Challenges Facing Class II Disposal Well Operations in the Appalachian Basin
With the continued development of the unconventional oil and natural gas resources from the Marcellus and Utica shales in the Appalachian Basin, the demand for Class II disposal of oilfield fluid wastes has seen a significant increase. Production of brine water from the Utica and Marcellus in Ohio and West Virginia in 2018 averaged 159,572 barrels of water per day. With a small number of Class II disposal wells in West Virginia and lack of primacy in Pennsylvania, only Ohio remains well situated to handle the increase in Class II saltwater disposal well activity in the Appalachian Basin area. Currently, there are 45 active Class II disposal wells in West Virginia, 15 permitted disposal wells in Pennsylvania, and 240 permitted and 219 active disposal wells in Ohio. In West Virginia, Class II disposal well permits are issued by WV DEP, are valid for five years, and then need to be renewed every five years after initial issuance of the permit. In Pennsylvania, since the state does not have primacy, Class II disposal wells require two permits, a UIC permit from U.S. EPA Region III and a well permit from PA DEP. In Ohio, which has had primacy of its Class II program since 1983, a permit to drill a new disposal well or a permit to convert a well to disposal is issued. Once the well has been drilled or converted, a second permit is issued for authorization to inject. After a well has been authorized to inject in Ohio, the permit remains valid for the life of the well. The challenges facing Class II disposal well applicants and operators in the Appalachian Basin can be overwhelming. These challenges include: Finding locations and properly siting disposal wells; conducting title searches and mineral rights issues; understanding the various regulatory challenges, dealing with areas of dense population; addressing public and local political activists opposed to injection well development; finding adequate geologic formations for high capacity disposal operations; developing proper well construction, cementing, and completion methodology; selecting the right option for surface facility development and pre-treatment programs; dealing with NORM/TENORM testing and solid waste disposal issues; and working with the regulatory agency on potential seismic monitoring and mitigation issues or requirements. Proper consideration of all of these challenges can lead to the successful permitting, drilling, construction, completion, and operation of a commercial Class II saltwater disposal facility in Appalachian Basin. This presentation will explore the challenges faced by a Class II disposal well applicant or operator and provide solutions to addressing the issues.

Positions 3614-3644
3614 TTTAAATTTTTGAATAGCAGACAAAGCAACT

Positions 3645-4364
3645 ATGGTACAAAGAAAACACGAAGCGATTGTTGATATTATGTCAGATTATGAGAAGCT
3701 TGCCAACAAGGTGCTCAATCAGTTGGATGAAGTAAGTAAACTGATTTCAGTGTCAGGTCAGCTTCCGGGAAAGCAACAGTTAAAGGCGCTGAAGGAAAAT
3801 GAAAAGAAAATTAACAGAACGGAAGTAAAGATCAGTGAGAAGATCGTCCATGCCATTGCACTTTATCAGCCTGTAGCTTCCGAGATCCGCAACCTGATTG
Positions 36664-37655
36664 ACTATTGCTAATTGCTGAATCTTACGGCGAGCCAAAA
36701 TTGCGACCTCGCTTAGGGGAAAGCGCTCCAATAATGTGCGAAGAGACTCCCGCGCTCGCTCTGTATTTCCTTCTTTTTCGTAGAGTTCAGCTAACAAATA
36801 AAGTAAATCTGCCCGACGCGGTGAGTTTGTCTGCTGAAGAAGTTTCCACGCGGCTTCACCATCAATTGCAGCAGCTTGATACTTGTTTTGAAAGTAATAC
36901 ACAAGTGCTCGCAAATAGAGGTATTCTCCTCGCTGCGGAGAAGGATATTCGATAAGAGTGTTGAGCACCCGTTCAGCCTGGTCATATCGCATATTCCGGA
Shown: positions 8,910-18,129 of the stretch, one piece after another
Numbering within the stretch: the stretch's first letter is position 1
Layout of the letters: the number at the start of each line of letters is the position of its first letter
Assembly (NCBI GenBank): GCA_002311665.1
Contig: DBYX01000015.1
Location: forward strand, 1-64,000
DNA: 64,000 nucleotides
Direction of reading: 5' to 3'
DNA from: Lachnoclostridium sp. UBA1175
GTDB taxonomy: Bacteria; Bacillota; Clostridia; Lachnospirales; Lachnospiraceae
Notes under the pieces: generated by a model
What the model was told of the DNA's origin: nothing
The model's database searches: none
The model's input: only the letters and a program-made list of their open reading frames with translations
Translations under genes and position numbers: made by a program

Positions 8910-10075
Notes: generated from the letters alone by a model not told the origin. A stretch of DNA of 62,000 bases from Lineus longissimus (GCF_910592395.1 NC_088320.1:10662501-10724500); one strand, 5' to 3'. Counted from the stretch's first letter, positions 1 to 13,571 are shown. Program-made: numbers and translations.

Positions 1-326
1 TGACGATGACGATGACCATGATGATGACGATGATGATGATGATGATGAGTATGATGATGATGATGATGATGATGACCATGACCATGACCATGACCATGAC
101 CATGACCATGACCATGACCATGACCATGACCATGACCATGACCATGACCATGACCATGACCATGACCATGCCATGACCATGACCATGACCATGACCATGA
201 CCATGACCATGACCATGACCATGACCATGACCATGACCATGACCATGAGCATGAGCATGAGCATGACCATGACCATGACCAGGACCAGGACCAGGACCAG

AAPG Datapages/Search and Discovery Article #90373 © 2019 AAPG Eastern Section Meeting, Energy from the Heartland, Columbus, Ohio, October 12-16, 2019